As part of Budget 2012, the Government decided that, with effect from January 2012, income from employment by the HSE or a body funded by the Health Service Executive (HSE) as a home help would be assessed, for means testing purposes, in the same way as income from any other type of employment, where this was not already the case.
The new arrangements replaced a range of means testing arrangements which had been applied to income as a home help on a non-statutory basis in relation to certain schemes. These administrative arrangements were initially introduced to encourage persons to take up employment as a home help at a time when the remuneration from such employment was low. This is no longer the case as the status and salary levels were formalised in 2000. As the salary scale is now well ahead of the national minimum wage, there was no longer a basis for this special treatment. The change advanced the objective of treating all income in the same way for means testing purposes with no special arrangements depending on the type of employment.
Since January 2012, persons working as a home help benefit from the standard earnings disregards and tapering arrangements which apply to the assessment of earnings. These vary across schemes and the current arrangements are now outlined in the case of one parent family payment, jobseeker’s allowance and disability allowance:
- One-parent family payment: the first €110 is disregarded in full and amounts between €110 and €425 are assessed at 50%.
- Jobseeker’s allowance: the first €20 per day, subject to a maximum of €60 per week, is disregarded in full and 60% of the balance assessed.
- Disability allowance: the first €120 per week of earnings from a rehabilitative nature is disregarded, any balance between €120 per week and €350 per week is assessed at 50% and any remaining balance is assessed in full.
Where the spouse/partner of a jobseeker’s or disability allowance recipient is in employment the first €20 per day of his or her earnings, subject to a maximum of €60 per week, is disregarded in full and 60% of the balance assessed.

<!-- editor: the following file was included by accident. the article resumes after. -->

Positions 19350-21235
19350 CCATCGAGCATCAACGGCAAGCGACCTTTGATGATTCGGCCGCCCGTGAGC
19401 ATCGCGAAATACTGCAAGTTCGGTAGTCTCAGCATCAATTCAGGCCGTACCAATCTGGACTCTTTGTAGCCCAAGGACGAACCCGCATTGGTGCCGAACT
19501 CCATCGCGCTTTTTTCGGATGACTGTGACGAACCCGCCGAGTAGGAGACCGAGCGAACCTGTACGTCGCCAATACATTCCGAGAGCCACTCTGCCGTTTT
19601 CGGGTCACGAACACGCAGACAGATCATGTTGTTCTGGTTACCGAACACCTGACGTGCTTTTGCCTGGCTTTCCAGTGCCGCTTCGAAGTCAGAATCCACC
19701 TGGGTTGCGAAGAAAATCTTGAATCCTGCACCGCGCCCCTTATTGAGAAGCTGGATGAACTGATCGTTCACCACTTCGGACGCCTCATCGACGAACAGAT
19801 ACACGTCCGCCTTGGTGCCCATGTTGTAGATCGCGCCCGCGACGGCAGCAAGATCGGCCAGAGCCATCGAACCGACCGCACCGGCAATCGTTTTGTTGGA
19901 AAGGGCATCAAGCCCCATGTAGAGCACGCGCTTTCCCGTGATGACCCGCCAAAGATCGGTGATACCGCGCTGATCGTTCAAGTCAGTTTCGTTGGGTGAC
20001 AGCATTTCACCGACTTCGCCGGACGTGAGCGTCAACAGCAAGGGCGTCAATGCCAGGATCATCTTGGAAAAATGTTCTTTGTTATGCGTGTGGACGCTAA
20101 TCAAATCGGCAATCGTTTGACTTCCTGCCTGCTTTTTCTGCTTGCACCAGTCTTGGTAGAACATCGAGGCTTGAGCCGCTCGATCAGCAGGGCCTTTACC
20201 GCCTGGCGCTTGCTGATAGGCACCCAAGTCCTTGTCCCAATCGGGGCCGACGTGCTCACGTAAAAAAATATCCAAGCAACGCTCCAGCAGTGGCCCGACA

The arrangements which applied in relation to the assessment of home help earnings prior to January 2012 varied across schemes. For example, the treatment of the earnings of a qualified adult as a home help varied in the case of disability allowance and jobseeker’s allowance; it was disregarded in full in the case of disability allowance and assessed in the same way as all other earnings in the case of jobseeker’s allowance.
Disability allowance was introduced in 1996 and replaced the Disabled Person's Maintenance Allowance (DPMA) which had been administered by the Health Boards. In the case of the latter scheme, earnings arising from the employment of a claimant’s spouse/partner as a home help were disregarded if full. These arrangements were continued in the Department of Social Protection, on a non-statutory administrative basis until the change outlined above was introduced in January 2012.
If a person feels that the assessment procedures outlined above were not correctly applied to their claim before or after January 2012, they may request their local social welfare office to review their claim. If it is established that their means were incorrectly assessed, any arrears due to them will be paid.